How Many Questions Should Be On Your Website Contact Form?

As a landscape business owner, you know that leads are essential to your success. But how do you generate leads from your website? One of the best ways is to use a contact form.

A contact form is like the gateway to connecting with potential customers. It's a simple form on your website that allows visitors to reach out to you. Typically, it asks for basic information such as the visitor's name, email address, and phone number, along with a message.

When a visitor submits the form, their information lands directly in your hands, providing you with a golden opportunity to establish a connection with a potential lead. But the question is, which type of contact form is the right fit for your landscaping business, and how many questions should you include?

Let's dive into the details to find out.

Types of Contact Forms

When it comes to contact forms, there's a delicate balance to strike. On one hand, you want to ask enough questions to gather the information necessary to qualify your leads and respond to their questions effectively.

On the other hand, you don't want to overwhelm your visitors with too many questions, potentially discouraging them from completing the form at all.

The choice between a short contact form and a long contact form depends on your priorities: speed or precision. 

Use Short Contact Forms for Speedy Leads

If your goal is to capture leads quickly and efficiently, short contact forms are your go-to option. These forms work well when customers have brief questions, need to request a callback, or when you're running time-sensitive or seasonal promotions.

For example: Imagine someone wants to know how much it would cost to have their lawn mowed or get a fertilization application for their yard, and these are services are ones you often offer. In cases like this, use a short and easy form. This form helps you understand where they live and what they want, without making things complicated.

Here are some examples of what you may find on a short contact form:

  • Name
  • Address
  • Phone number
  • Email address
  • Message box

However, if you need to collect more information about your leads or qualify them more effectively, a longer form may be a better choice.

Use Long Contact Forms for Detailed Leads

Long contact forms come into play when you need specific details like project specifics, budget considerations, and client preferences. If your landscaping business is focused on attracting high-value clients while filtering out less desirable leads, long forms are your best friend.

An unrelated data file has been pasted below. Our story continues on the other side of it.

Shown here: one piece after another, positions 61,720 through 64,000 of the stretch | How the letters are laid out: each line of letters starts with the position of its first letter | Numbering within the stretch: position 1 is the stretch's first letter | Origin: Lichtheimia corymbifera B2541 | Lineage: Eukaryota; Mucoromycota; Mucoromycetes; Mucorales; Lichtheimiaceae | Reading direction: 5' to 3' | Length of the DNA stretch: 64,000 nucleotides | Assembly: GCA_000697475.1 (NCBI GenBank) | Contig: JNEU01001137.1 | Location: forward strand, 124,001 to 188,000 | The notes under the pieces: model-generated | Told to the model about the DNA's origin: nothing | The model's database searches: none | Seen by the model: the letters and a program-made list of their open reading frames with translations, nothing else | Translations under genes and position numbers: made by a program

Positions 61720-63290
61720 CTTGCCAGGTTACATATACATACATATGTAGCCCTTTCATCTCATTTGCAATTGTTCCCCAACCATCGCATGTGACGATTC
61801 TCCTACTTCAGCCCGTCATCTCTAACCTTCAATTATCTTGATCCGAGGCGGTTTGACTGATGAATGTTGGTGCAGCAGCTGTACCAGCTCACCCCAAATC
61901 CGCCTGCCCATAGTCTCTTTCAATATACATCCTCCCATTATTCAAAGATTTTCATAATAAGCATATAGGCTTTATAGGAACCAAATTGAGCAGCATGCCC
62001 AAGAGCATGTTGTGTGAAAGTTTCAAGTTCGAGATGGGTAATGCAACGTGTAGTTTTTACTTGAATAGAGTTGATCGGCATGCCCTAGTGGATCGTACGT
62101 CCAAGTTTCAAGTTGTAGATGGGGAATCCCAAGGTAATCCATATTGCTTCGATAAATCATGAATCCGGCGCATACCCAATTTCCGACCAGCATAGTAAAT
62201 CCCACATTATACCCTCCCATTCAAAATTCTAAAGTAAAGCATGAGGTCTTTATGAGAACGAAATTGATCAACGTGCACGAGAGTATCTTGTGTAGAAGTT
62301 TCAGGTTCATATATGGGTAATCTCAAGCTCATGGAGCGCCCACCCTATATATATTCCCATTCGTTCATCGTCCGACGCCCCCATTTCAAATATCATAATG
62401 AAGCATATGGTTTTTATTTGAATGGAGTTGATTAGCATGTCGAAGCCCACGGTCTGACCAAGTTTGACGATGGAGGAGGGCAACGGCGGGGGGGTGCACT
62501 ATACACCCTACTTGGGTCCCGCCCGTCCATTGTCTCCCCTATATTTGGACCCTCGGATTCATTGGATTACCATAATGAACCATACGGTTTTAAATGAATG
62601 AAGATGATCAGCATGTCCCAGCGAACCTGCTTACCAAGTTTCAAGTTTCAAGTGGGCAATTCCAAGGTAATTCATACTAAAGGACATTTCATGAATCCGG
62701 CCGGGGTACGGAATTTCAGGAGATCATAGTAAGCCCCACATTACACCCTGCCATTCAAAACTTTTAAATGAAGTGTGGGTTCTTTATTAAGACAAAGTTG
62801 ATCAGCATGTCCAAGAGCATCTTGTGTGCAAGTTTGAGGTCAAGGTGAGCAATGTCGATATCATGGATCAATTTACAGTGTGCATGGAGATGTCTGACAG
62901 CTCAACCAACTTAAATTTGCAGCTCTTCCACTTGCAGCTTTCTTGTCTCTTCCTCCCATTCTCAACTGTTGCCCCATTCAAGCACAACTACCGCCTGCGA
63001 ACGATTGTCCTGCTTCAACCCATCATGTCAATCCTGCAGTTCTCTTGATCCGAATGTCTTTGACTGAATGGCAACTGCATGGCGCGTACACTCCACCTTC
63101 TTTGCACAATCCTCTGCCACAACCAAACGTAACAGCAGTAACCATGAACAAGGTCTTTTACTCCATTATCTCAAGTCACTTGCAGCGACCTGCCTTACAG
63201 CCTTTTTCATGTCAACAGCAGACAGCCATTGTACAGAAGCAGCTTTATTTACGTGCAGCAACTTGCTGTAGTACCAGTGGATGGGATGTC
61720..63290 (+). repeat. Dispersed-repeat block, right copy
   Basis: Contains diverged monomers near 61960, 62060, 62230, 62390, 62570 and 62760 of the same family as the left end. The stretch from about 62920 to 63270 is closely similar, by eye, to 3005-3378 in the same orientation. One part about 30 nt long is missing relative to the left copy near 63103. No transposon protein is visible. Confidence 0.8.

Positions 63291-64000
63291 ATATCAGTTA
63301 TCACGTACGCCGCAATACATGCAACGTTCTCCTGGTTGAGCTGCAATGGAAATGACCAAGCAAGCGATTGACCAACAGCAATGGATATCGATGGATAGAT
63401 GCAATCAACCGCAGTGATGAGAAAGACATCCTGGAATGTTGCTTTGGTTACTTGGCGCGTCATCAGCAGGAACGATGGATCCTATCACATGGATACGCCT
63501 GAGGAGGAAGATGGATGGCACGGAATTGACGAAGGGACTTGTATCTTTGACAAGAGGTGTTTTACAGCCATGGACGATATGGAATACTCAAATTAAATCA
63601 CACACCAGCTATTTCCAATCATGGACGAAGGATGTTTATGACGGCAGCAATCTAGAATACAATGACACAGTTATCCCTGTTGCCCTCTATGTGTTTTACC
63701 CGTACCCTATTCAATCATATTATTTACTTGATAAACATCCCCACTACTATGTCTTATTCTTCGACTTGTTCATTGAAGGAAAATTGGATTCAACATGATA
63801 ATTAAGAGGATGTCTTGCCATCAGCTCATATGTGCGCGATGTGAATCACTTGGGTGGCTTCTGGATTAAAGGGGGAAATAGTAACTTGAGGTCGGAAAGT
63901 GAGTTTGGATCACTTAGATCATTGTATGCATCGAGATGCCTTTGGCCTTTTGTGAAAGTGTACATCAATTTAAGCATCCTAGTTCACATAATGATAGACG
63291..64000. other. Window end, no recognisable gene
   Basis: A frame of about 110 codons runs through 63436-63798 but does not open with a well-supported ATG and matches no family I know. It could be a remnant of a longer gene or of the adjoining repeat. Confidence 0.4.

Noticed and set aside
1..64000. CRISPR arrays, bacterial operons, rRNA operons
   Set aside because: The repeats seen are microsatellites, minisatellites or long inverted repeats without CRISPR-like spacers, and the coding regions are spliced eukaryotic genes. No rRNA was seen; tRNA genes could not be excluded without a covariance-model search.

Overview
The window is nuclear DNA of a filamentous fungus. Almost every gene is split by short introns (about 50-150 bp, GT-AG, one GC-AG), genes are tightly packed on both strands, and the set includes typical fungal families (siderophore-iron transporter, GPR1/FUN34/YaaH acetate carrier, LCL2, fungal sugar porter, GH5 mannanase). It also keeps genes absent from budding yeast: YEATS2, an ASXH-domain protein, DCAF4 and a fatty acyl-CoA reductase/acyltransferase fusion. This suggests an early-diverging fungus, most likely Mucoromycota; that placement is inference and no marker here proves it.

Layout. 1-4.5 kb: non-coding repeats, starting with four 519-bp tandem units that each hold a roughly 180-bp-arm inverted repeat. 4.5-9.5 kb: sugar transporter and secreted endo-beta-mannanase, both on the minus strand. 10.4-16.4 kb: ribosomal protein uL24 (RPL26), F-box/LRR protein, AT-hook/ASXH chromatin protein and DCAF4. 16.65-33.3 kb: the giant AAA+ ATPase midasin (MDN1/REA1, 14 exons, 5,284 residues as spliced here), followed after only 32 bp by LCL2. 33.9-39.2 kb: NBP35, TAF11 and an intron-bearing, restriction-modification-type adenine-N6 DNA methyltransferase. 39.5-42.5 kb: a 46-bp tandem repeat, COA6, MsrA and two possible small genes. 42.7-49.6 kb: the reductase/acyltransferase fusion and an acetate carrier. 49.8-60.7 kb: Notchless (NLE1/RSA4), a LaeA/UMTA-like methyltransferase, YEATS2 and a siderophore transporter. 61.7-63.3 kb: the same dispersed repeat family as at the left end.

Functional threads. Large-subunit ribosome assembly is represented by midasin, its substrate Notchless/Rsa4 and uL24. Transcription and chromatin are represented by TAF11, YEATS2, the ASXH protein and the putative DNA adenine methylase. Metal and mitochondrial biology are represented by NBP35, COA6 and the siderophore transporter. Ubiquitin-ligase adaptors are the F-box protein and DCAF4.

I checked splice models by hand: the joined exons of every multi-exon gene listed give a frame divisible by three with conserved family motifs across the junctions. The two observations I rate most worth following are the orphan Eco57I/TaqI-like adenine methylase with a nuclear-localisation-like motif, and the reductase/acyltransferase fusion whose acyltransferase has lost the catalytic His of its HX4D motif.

Additionally, if your landscaping company offers specialized services, you'll want specific questions to ensure potential clients receive the tailored information they seek.

For example: Let's say someone is thinking about getting a hardscaping project done in their yard. In situations like this, it's a good idea to use a more detailed form. This form helps you find out more about the person, where they live, how much money they have to spend, and what kind of work they want. It's all about making sure it's a good fit for both them and your business.

  • First name
  • Last name
  • Address
  • City
  • Zip code
  • Phone number
  • Email address
  • Services interested in
  • How did you hear about us?
  • Budget

Pros and Cons of Contact Form Response Types

Contact form response type is just a fancy word for how your contact form appears on your website. 

Do you have a contact form with options you have to click on, like a drop-down menu? Or is it just a simple form where you fill in information on one page?

Let's break down each style to see what works best for you and your landscaping business.


Radio buttons are used when you want the user to select one option from a small number of options. Think of it as if you’re answering a multiple-choice test question!


  • Easy to use and understand 
  • Can only be used to collect one piece of information per question


  • Can be limiting if you have a large number of options
  • Can be difficult to fit on a small screen


Checkboxes are used when you want the user to select multiple options from a small number of options. For example, say you want a visitor to select which services are relevant to them. This way the visitor can check the boxes next to mulching, weeding, and fertilizing but they don’t want snow removal, so they leave that unchecked. 



  • Can be used to collect multiple pieces of information per question
  • Flexible and can be used for a variety of purposes


  • Can be confusing for users if there are too many options
  • Can take up a lot of space on a form


Drop-down menus are used to present the visitor with a list of options where they select one option. If you ask the visitor what type of sun exposure they have on their property, the drop-down menu could offer options such as full sun, part-shade, part-sun, or full-shade. 



  • Can be used to collect a large number of options without taking up a lot of space on the form
  • Easy for users to select an option


  • Can be difficult on a mobile device
  • Can be confusing for users if the options are not labeled well 


Form Fill

Form fills are used to collect text from the user. Think of it like filling out a written answer on a test where you can fill in as much information as you can.


  • Can be used to collect any type of information from the user
  • Flexible
  • Used for a large variety of purposes


  • Can be time-consuming for users to fill out 
  • Can be difficult to validate the user input

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